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T.S. v. M.C.S.

March 16, 2000


Before Schwelb, Farrell, and Washington, Associate Judges.

The opinion of the court was delivered by: Schwelb, Associate Judge

Appeal from the Superior Court of the District of Columbia

(Hon. Kaye K. Christian, Trial Judge)

Argued January 12, 2000

T.S. (the mother) appeals from an order of the Superior Court, entered in a divorce proceeding, permanently removing her two children from her custody and awarding permanent custody to the children's maternal grandmother. The mother claims, inter alia, that the trial judge exceeded her authority under the District's divorce statute by placing custody in a non-party. The mother also contends that she was denied the procedural protections provided by the child neglect statute. We agree with both of the mother's contentions. Accordingly we reverse.


A. The finding of abuse by the father.

The mother married M.C.S. (the father) on December 31, 1987. The parties had two children: a son, M.C.S., Jr., who was born on January 17, 1988, and a daughter, J.A.S., who was born on November 29, 1990. On September 11, 1991, the father filed a Complaint for Legal Separation in which he asked for custody of M.C.S., Jr. and J.A.S. On March 2,1992, Judge Ricardo Urbina entered a consent order awarding the mother permanent custody of both children.

On May 3, 1993, the father filed an action for divorce. At the same time, he moved the court to modify the custody award. In support of his motion, the father alleged that the mother had interfered with his visitation rights, that the mother's health had deteriorated, and that it would be in the best interest of the children to award custody to the father.

While the father's motion for modification of custody was pending, the mother alleged that her daughter J.A.S., then two years old, had been sexually abused. Specifically, the mother reported that while she was changing her daughter's diapers, she had noticed that the child's vaginal area was red and swollen. The mother immediately took the child to the hospital. The matter was reported to the police, and on October 25, 1993, the Corporation Counsel filed a neglect petition alleging that the father had sexually abused his daughter.

The father denied the allegation of abuse. He contended, inter alia, that the mother had fabricated the charge in retaliation for the father's relationship with another woman, and also in order to thwart the father's request for modification of custody. A fact-finding hearing was held from February 27 through March 20, 1995. On April 7, 1995, in a comprehensive written order, the trial judge found that the father had sexually abused his daughter in the presence of her four-year old brother. The judge found J.A.S. to be a neglected child. She ordered that all visitation between the father and his daughter be suspended and that the father enter a sexual offender treatment program. The judge placed J.A.S. in the custody of the mother under the protective supervision of the court. The father appealed and, on January 19, 2000, this court affirmed the judge's decision in an unpublished Memorandum Opinion and Judgment. In re J.A.S., Nos. 95-FS-1131 & 96-FS-894 (D.C. Jan 19, 2000).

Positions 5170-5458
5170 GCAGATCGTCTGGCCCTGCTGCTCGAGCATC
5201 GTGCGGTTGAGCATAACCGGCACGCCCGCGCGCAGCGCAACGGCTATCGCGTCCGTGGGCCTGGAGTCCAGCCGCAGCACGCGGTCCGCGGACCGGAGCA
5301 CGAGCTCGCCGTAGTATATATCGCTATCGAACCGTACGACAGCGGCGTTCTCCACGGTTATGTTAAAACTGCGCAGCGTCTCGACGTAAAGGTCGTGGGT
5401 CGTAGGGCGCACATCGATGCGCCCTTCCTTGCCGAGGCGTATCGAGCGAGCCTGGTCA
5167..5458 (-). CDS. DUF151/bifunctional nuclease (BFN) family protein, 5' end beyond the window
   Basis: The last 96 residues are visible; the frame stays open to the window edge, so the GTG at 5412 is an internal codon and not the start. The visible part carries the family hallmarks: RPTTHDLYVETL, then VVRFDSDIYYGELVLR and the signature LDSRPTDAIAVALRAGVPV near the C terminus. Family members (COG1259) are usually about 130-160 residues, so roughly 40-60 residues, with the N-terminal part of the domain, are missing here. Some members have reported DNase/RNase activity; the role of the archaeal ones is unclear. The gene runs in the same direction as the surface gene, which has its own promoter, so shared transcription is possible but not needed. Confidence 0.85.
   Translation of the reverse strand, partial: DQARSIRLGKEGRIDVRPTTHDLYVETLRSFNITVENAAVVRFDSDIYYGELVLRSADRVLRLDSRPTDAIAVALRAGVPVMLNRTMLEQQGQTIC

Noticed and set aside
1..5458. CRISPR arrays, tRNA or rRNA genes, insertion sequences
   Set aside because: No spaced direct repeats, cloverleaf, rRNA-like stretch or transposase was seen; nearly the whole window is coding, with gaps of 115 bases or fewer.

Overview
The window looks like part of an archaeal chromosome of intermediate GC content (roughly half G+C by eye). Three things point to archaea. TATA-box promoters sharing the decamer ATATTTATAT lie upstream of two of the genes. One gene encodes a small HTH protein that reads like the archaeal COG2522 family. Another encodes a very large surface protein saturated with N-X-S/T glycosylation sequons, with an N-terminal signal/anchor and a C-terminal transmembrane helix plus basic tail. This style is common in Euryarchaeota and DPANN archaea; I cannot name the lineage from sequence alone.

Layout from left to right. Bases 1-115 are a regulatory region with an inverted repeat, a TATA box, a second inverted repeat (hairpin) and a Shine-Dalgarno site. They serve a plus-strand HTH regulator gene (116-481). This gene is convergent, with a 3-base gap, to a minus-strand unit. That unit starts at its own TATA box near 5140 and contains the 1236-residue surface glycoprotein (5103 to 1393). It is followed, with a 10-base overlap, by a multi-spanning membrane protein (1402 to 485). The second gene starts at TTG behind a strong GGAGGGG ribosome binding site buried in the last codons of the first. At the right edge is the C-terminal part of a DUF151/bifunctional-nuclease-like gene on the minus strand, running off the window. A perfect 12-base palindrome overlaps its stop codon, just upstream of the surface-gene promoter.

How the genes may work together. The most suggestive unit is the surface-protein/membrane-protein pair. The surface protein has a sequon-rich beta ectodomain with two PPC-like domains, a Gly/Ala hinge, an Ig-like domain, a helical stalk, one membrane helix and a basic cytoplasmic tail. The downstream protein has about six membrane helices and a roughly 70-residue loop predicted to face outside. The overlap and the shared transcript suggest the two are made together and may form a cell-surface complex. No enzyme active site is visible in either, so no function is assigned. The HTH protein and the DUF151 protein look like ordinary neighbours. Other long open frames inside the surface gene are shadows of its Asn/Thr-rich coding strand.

B. The award of custody to the grandmother.

The hearing on the father's motion to modify custody began on July 29, 1996, and continued on sixteen different days over a period of more than fifteen months. The proceedings were held in the shadow of the finding that the father had sexually abused his two-year-old daughter. At a hearing on November 4, 1996, the father's attorney stated that his client "still is formally asking for [custody]" but "recognizes there's not a chance in hell that this court will award it to him given what's occurred in the neglect jacket." The father therefore requested that the children be placed, at least temporarily, with a third party custodian, namely, the maternal grandmother. In response to the father's proposal, counsel for the mother filed an affidavit by the grandmother stating that the mother had been the primary caretaker of the children and that the grandmother had not sought, and would not accept, legal custody.

The father's contention that the children should be removed from the mother's custody was based on two specific allegations. First, the father claimed that J.A.S. had been abused by a fifteen-year-old cousin, and that the mother had not adequately protected her daughter from the abuse. According to the father, the mother had permitted J.A.S. to have further contact with the cousin, and she had continued to display the cousin's photograph in the home. The mother vigorously denied the father's allegations, and she introduced testimony from several witnesses, including the children's therapists and the court's probation officer, to the effect that the mother had been a resourceful, effective, and responsible parent to both children. Second, the father introduced ...

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